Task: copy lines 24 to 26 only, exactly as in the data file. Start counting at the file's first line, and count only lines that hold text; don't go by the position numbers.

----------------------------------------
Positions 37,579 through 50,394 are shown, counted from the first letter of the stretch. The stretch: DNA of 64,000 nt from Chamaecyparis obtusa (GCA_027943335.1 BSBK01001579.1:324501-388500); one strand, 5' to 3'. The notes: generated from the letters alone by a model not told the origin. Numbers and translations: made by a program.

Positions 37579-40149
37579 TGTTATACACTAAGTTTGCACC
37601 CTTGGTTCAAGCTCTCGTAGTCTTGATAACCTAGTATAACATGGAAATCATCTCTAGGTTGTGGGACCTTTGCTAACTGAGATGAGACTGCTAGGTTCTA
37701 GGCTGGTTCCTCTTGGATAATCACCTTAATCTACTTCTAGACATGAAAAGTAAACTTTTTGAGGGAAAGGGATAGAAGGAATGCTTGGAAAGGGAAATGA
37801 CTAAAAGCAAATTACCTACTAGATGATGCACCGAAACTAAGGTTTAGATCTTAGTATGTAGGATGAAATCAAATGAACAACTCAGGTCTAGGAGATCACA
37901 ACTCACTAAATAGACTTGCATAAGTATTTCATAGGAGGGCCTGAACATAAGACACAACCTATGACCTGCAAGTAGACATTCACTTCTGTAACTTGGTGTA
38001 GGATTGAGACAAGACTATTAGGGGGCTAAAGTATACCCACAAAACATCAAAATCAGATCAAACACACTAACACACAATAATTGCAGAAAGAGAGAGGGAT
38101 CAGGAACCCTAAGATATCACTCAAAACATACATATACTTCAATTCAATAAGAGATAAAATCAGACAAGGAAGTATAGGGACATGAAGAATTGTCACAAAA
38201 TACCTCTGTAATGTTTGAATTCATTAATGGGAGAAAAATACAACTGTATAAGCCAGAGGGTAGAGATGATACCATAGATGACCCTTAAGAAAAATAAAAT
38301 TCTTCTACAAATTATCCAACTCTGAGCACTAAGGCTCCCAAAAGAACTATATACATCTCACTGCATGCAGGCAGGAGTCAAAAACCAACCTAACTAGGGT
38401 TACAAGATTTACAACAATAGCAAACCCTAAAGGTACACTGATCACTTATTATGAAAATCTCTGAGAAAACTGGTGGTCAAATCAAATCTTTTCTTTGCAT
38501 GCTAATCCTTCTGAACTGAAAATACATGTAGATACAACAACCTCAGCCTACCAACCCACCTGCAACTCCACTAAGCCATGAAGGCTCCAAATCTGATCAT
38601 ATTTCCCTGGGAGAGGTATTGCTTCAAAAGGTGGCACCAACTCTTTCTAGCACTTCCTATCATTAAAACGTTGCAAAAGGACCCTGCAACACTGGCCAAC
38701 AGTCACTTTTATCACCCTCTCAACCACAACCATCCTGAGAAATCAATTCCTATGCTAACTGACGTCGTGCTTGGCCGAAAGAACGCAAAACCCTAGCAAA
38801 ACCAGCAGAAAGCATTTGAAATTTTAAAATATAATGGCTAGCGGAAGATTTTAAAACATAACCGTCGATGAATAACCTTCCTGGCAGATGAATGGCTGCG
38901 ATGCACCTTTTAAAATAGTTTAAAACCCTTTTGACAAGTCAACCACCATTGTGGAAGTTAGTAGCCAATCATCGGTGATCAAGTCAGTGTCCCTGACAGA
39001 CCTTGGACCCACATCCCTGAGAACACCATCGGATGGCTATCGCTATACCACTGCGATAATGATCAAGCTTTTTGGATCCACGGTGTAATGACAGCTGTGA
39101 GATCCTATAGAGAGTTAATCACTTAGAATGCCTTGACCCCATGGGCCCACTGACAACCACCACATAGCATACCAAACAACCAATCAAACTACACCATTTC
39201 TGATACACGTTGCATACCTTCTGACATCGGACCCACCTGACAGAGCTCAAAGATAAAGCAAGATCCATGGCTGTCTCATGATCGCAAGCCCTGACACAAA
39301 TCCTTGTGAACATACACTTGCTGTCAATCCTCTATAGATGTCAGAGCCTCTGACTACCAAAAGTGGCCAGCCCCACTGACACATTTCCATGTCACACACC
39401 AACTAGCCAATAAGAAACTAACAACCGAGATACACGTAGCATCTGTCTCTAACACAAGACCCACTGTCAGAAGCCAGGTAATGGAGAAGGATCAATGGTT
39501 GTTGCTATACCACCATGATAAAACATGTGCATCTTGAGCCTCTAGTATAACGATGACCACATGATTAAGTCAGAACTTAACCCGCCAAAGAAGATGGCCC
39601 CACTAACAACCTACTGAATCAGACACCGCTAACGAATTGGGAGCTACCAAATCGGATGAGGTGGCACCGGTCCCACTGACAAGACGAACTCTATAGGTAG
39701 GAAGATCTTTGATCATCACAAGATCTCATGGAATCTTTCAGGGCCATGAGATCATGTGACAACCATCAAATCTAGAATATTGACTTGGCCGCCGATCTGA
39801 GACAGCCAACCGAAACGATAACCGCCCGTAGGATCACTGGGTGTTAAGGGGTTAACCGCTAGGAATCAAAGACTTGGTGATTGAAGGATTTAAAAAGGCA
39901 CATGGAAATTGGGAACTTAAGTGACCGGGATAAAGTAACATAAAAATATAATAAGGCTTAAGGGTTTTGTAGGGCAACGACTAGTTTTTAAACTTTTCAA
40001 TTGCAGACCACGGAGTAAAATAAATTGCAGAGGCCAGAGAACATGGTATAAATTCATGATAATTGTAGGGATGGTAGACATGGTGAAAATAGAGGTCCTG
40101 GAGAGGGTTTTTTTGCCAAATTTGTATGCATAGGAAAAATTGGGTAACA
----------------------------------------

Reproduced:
39601 CACTAACAACCTACTGAATCAGACACCGCTAACGAATTGGGAGCTACCAAATCGGATGAGGTGGCACCGGTCCCACTGACAAGACGAACTCTATAGGTAG
39701 GAAGATCTTTGATCATCACAAGATCTCATGGAATCTTTCAGGGCCATGAGATCATGTGACAACCATCAAATCTAGAATATTGACTTGGCCGCCGATCTGA
39801 GACAGCCAACCGAAACGATAACCGCCCGTAGGATCACTGGGTGTTAAGGGGTTAACCGCTAGGAATCAAAGACTTGGTGATTGAAGGATTTAAAAAGGCA